Battle of Bentonville 150th Anniversary
The 150th anniversary of the Battle of Bentonville in North Carolina takes place next weekend March 21st and 22nd 2015. We went to the reenactments in 2010 and it was spectacular. This is the largest reenactment in North Carolina on the site of the largest battle in North Carolina during the Civil War.
Johnston County Civil War History
The Battle of Bentonville took place on March 18-21 in 1865 when the Union Army led by Major General William T. Sherman encountered the Confederate Army under General Joseph E. Johnston on farm land near Four Oaks. Sherman was heading for Goldsboro for supplies and reinforcements and had split his army in two. Despite this the Confederate force of 20,000 men were unable to stop the much larger force of 60,000 Union troops and after three days of fighting Johnston retreated.
General Sherman did not pursue the Confederate army but instead continued to Goldsboro and on April 9th 1865 in Appomattox Court House General Robert E. Lee surrendered to Lt General Ulysses S. Grant. Johnston surrendered his army to Sherman some weeks late on April 26th in Durham at a farm house called Bennet Place. Raleigh was spared from destruction when a delegation came out of the capitol and met with Sherman at a place called Stalling’s Station which is now the Town of Clayton.
Horses, Cannons, Guns Right In Front of You
Over 50,000 people attended the reenactments in 2010 and organizers are predicting the same number or more for this years 150th anniversary. There are many facets to the Battle of Bentonville historic site and this weekend there will be lots to see and learn. The major battle reenactments are held on Saturday at 3pm when “The Fight For The Morris Farm” will take place, the public will be able to access the battlefield at 1 pm. On Sunday at 1.30 PM the “Last Grand Charge Of The Army Of Tennessee And Morgan’s Stand” battlefield is open to the public at 11.30 AM. Tickets are required for the battle reenactments and to purchase them here is a link to the website.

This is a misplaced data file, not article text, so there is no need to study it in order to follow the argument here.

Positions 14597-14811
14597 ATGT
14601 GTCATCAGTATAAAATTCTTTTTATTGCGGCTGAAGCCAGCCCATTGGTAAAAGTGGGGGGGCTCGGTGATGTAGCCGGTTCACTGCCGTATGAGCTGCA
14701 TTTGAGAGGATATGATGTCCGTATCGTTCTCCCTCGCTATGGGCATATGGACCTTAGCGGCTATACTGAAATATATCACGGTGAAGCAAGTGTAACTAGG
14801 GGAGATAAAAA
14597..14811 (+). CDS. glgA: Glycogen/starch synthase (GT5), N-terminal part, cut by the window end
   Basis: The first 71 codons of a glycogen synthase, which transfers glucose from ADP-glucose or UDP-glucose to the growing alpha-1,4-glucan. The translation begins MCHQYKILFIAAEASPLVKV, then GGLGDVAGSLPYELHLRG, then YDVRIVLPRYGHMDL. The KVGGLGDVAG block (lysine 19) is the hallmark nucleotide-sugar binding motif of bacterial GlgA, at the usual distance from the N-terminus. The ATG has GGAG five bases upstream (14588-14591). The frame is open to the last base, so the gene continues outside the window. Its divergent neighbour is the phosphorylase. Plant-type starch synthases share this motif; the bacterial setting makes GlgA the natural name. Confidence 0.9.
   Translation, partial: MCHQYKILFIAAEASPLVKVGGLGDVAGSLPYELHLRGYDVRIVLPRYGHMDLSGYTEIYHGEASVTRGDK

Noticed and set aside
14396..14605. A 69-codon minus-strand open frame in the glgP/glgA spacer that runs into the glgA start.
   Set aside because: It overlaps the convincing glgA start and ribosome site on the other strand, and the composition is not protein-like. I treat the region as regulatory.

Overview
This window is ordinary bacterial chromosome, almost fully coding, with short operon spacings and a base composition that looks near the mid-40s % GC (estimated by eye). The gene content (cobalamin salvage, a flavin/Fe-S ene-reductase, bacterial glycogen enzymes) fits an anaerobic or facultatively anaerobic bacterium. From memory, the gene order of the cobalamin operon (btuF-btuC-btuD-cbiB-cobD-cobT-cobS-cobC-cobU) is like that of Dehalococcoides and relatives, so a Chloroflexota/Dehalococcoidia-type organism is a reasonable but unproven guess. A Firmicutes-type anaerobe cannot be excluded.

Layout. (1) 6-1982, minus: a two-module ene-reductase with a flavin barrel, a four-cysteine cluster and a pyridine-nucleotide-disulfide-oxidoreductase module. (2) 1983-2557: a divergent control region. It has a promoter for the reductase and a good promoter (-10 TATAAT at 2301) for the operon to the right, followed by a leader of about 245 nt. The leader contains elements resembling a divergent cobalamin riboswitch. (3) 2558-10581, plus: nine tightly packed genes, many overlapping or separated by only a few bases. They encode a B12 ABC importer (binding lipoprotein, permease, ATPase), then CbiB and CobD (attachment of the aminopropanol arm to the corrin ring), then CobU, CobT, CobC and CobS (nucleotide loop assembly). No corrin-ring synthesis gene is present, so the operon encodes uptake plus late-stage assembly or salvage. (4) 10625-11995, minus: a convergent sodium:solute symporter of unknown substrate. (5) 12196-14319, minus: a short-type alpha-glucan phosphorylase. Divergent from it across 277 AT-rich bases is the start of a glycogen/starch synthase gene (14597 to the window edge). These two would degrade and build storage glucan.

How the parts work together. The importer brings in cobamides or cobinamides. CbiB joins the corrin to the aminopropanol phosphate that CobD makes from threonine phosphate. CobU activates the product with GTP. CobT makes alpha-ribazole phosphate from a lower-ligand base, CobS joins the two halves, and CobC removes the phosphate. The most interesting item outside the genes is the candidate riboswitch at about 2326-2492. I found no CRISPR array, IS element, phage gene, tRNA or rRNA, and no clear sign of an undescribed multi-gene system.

Learn About Life During the Civil War
The rest of the site is free to visitors and that includes a wide range of historical exhibits, talks and activities. Visitors can visit the Harper House which served as a field hospital for Sherman’s Army and where 500 solders were treated for wounds. The downstairs of the house is set up to resemble a Civil War field hospital and the upstairs is decorated in furnishings of the time.
Stroll through the camp sites of the various reenactors and you will be amazed at the level of detail and dedication some of these folks put into their passions. Almost like traveling back in time, you will see food they ate in 1865, how they cooked and stored it, what men, women and children wore and how they travelled. There is a visitors center and information tent and gift shop tent selling souvenirs.
Heritage Center And Other Historical Sights
The Johnston County Heritage Center in Smithfield has just opened an exhibit titled “American versus American: Our Most Cruel War” so if you can’t make the Bentonville reenactments check out the exhibit. They have artifacts from the Civil War including a Confederate infantry officer’s sword, a Union cavalryman’s saddle and a bayonet found in a tree near Bentonville. The Heritage Center has some great exhibits and fascinating facts about Johnston County, for example it used to be ocean front which is explained by a find of sharks teeth, whale bones and dinosaur parts found on a family farm near Benson.
In Smithfield you can also tour the Hastings House which was built in 1854 and was used by General Johnston as his pre-battle command center before engaging Shermans troops. Smithfield has some fine examples of Southern style architecture and is an easy walking town.